Cancer and the Cross

My wife and I just told our 9-year-old daughter, Katherine, that all her hair is going to fall out. She has been growing it out since she was 3, and it has been a source of joy for her over the years. I held her hand and stroked her head as she cried and told her how sorry I was. Watching her weep, my wife and I then broke down in tears ourselves.

Topics: Suffering

My wife and I just told our 9-year-old daughter, Katherine, that all her hair is going to fall out. She has been growing it out since she was 3, and it has been a source of joy for her over the years. I held her hand and stroked her head as she cried and told her how sorry I was. Watching her weep, my wife and I then broke down in tears ourselves.

As I knelt beside my daughter’s hospital bed, I dropped my head into her lap, and my heart broke. The tears flowed quickly as I thought of how badly I wanted to make this situation go away. After a few moments, I felt her small hand rest on the back of my head.

“It’s okay Daddy. We can trust God with this.”

“I know baby girl, I just hate this and I wish I could take it away from you.”

“It’s for God’s glory, Daddy.”

My daughter preached the gospel to me, and I needed to hear it. My sinful heart is prone to wander, and the Lord graciously used my daughter to remind me that He is sovereign and trustworthy. What a sweet gift.

In contemplating the events and circumstances of the last week, my mind continually returns to the same thing: sin. Death exists because of it. Wars and crime persist because of it. Marriages break because of it. My daughter has a cancer because of it.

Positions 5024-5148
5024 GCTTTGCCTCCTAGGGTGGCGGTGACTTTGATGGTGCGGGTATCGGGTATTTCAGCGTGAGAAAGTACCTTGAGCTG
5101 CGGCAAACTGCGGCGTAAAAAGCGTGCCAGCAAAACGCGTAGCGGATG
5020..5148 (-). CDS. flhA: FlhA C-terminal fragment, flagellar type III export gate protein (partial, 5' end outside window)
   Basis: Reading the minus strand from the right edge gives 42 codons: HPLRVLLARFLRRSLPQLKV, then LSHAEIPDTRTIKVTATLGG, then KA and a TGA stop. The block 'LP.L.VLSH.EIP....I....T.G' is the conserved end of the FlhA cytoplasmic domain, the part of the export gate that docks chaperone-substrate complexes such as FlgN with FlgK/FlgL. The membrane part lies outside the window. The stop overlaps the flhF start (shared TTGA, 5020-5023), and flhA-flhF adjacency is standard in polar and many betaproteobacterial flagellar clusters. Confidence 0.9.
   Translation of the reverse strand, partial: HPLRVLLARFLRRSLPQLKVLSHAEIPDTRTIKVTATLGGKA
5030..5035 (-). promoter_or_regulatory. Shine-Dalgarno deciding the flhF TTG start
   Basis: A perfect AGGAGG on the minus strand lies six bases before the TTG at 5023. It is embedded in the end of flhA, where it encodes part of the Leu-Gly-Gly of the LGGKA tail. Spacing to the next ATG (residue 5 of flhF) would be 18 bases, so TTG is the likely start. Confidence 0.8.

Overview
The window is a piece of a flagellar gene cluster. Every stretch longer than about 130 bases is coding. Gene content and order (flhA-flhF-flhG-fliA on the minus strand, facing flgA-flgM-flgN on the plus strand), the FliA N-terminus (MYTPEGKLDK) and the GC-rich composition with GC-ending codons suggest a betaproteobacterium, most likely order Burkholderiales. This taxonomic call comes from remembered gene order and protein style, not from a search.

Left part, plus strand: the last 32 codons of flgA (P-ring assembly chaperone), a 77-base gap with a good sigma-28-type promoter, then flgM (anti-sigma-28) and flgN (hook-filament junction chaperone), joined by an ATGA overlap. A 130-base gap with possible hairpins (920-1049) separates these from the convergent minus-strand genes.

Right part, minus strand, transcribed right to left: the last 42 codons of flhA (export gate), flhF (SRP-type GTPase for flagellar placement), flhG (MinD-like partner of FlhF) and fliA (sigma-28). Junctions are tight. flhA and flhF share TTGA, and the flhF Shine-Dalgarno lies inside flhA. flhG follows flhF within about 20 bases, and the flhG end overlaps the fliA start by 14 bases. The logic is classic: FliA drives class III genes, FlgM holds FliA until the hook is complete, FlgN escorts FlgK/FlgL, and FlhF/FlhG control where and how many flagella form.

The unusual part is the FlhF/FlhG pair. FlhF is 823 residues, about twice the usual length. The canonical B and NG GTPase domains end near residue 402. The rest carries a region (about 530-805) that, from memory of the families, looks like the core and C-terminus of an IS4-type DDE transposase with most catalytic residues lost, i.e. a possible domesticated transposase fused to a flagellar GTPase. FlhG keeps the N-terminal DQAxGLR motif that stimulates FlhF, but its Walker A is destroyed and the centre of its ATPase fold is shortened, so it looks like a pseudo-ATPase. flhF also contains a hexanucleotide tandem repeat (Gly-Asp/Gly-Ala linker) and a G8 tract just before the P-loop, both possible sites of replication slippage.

I am not saying that Katherine’s cancer is God’s punitive response to her sin. She is indeed a sinner, but she hasn’t been given a tumor for her sins. Her cancer is a result of the fall – Adam’s sin in the Garden broke the world and fractured every aspect of it.

Adam and Eve were created in perfection and deemed by God to be very good. They were created to glorify God by enjoying Him forever, and they rebelled against that purpose, trying to put themselves in God’s place. This sin passed on to all humanity, excluding Christ, and spreads from one generation to the next.

My daughter’s cancer is a clear picture of this perversion and brokenness. God created a cell in the muscle tissue of Katherine’s eye to help it move, but the tissue rebelled and struck out on its own, forsaking the purpose for which it was created. It passed on its rebellion to subsequent generations of muscle cells, growing into a tumor that has now pushed its way into the place that is supposed to be occupied by the very thing it was created to serve.

The good news is that these problems have a solution. While we are separated from God because of Adam’s sin, Jesus Christ has made a way for us to be reconciled to the Father through His life, death and resurrection. He alone defeated sin and death and promised to bring restoration to all the brokenness of this world, including cancer, when He returns.

My daughter’s hope is built on this good news. The Spirit of God has revealed Himself to her, and because she believes on Jesus and calls him Lord and Savior, Katherine can rest in the reality that she has not been given a tumor for her sins – Jesus truly paid it all. Her hair will fall out, and her body will be weary, but her cancer will never overshadow the beauty, wonder and power of the cross.